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Bakken Oil Fields Show Broken Manliness at Base of Extraction Industry

Brooklyn artist Michael Patrick F. Smith came to Williston in 2013 to seek his fortune in the Bakken oil fields. He left with less money than he came with, but he brought home experiences that he’s turned into a book, The Good Hand.

He also gained a grim picture of the the toxic and broken masculinity on which the extraction industry relies:

Smith comes from a badly broken home back east — a violent, raging father, a favorite sister who died at the age of 16 in an automobile accident, and a mother who found the courage to leave her abusive husband, who periodically threatened to kill his wife and his children, and they knew he wasn’t altogether bluffing. Brokenness is the organizing principle of the book.

Smith writes, “That scar, that hole in a man’s soul the shape of his father, was a defining feature of every man I met in Williston. Men had built their lives around it. Like a tree growing around a hatchet. The father wound served as a method of communication between me and the men I met. We talked jobs, then fathers. Before women, before politics, before home, ‘Man, my dad whipped my ass!’ It bonded us together.”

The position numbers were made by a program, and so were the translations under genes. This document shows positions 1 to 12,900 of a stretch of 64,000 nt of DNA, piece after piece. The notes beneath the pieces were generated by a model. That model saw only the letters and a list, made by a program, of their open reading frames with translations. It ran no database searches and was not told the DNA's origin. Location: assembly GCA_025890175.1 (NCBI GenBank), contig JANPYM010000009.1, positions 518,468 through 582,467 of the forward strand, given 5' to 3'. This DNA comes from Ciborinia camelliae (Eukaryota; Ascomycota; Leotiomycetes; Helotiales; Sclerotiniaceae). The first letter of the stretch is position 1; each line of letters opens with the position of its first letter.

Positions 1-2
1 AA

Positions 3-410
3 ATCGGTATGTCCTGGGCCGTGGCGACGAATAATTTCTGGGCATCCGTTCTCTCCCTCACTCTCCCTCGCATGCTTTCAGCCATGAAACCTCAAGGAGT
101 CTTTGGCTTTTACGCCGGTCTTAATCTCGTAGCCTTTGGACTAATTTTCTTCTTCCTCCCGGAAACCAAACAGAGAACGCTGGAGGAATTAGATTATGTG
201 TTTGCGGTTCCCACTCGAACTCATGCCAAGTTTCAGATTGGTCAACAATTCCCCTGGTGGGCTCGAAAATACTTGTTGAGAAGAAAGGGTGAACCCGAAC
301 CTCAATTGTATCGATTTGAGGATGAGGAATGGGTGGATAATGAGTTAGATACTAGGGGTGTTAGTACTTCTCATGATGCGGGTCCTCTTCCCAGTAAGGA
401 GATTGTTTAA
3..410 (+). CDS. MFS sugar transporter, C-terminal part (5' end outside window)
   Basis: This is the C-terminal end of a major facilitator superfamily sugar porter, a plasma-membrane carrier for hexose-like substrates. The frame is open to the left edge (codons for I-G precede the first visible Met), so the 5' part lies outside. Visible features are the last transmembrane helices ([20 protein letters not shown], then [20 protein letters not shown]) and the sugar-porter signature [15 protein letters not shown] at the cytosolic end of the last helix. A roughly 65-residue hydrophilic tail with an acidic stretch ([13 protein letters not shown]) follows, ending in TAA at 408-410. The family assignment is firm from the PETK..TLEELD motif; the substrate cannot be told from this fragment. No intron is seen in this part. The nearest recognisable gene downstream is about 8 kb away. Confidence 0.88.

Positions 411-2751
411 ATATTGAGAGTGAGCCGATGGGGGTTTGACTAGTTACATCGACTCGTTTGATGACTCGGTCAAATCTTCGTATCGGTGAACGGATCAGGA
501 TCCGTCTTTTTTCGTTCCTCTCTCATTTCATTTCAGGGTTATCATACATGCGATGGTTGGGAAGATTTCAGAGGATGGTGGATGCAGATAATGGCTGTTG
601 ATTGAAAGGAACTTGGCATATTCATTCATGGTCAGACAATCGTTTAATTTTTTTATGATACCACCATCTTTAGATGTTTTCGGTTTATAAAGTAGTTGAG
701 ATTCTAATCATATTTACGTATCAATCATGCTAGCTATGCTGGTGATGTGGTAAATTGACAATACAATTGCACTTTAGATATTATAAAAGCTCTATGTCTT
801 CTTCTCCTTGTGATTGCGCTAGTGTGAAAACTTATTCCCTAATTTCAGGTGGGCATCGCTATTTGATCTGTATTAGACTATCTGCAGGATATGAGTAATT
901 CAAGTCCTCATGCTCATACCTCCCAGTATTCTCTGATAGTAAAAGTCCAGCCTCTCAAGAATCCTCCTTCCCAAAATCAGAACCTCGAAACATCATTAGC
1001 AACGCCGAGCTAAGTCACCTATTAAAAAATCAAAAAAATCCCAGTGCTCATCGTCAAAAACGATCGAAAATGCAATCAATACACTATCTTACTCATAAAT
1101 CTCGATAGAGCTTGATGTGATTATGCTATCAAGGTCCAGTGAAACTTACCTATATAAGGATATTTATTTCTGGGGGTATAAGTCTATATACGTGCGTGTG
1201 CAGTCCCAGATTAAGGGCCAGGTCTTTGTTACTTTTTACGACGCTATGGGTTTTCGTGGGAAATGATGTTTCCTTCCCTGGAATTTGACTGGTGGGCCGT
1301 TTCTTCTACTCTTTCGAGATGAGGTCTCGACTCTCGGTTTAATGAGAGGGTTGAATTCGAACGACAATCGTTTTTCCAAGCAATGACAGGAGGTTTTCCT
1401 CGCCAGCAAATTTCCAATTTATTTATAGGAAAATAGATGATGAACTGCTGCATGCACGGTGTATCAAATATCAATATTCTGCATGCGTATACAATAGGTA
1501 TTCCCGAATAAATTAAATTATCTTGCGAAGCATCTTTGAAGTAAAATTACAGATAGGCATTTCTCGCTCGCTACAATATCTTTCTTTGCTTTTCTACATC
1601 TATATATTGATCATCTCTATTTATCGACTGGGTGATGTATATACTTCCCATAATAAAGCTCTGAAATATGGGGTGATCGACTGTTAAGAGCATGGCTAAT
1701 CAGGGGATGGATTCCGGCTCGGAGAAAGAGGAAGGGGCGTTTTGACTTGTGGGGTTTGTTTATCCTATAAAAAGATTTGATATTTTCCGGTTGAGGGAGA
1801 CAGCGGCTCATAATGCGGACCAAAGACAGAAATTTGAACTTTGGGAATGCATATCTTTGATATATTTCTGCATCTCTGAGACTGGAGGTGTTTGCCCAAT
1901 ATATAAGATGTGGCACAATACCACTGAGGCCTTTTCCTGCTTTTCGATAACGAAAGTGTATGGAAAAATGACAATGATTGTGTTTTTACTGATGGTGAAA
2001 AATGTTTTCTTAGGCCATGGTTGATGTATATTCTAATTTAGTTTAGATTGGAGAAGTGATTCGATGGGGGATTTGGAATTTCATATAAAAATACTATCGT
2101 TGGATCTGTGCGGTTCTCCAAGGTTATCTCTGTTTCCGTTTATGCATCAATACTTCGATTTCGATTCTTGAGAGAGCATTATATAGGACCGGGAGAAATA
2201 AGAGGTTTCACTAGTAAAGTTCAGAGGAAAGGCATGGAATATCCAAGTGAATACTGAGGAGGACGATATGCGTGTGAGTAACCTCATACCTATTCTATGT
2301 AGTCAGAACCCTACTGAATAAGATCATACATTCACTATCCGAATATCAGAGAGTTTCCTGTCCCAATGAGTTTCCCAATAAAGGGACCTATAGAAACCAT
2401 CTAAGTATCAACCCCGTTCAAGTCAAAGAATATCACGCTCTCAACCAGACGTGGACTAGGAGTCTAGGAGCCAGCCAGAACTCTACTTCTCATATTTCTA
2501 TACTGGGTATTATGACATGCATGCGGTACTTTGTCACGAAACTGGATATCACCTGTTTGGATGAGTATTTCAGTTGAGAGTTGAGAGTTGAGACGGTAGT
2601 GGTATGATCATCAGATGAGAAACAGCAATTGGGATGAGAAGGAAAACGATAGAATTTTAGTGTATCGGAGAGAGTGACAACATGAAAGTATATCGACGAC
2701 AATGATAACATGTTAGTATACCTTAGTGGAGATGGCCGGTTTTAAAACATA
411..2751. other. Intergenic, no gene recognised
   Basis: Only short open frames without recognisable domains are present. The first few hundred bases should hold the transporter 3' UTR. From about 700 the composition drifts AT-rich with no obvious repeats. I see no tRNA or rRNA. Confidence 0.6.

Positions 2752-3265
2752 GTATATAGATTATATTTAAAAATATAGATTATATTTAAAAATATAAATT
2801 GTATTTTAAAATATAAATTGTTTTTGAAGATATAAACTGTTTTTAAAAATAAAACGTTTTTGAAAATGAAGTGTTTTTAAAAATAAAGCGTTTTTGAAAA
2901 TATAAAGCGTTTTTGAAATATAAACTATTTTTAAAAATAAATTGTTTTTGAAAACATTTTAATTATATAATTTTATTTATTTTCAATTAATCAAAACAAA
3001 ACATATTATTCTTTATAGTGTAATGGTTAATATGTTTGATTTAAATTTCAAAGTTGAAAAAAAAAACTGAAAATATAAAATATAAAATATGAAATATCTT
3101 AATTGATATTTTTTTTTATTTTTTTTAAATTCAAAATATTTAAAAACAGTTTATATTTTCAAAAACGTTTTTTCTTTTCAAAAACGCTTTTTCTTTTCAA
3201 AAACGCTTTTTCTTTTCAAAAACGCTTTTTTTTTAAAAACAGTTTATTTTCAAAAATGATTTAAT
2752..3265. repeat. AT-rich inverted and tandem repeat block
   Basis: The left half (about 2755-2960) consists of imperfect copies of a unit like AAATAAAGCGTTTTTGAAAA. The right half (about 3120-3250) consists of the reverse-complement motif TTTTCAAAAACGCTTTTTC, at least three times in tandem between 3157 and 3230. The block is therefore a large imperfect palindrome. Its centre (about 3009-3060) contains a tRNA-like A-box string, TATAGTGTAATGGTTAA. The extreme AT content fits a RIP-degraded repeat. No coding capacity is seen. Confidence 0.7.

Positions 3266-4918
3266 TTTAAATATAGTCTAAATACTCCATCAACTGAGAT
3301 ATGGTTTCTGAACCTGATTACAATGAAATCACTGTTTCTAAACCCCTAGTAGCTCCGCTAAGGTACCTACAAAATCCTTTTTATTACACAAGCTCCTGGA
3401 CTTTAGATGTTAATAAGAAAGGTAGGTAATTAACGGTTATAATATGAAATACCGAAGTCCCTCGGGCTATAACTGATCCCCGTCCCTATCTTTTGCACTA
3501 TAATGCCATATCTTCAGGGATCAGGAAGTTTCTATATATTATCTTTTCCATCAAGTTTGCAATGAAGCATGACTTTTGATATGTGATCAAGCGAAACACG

…Smith believes that extractive industrial capitalism depends on the father wound — the brokenness — to accomplish its mission. This kind of industrial capitalism attracts (preys on?) strong working class, Lee Greenwood, loose-ends young men who are willing to sacrifice their best years and their health while living in decidedly marginal communities. The work is backbreaking and heartbreaking, too, but the payoff is enough cash to make the day off an orgy of drink, loud conversations heavily laced with the f-word, opioids if you want them, pliant strippers, and a street fight if you aren’t careful.

In other words, an oil boom attracts men who are not so much seeking economic independence as escaping the civilities they would be forced to observe if they were living in their home communities, surrounded by family, familiar neighbors, pastors, former schoolteachers, and community cops. They may come west for the best and most earnest reasons, but it is not long before most of them descend into a testosterone coma that brings them to the brink of mayhem or the personal “bust” that is sure to follow any boom [Clay S. Jenkinson, “North Dakota’s Gold Rush: A Memoir About the Fracking Boom,” Governing, 2021.04.04].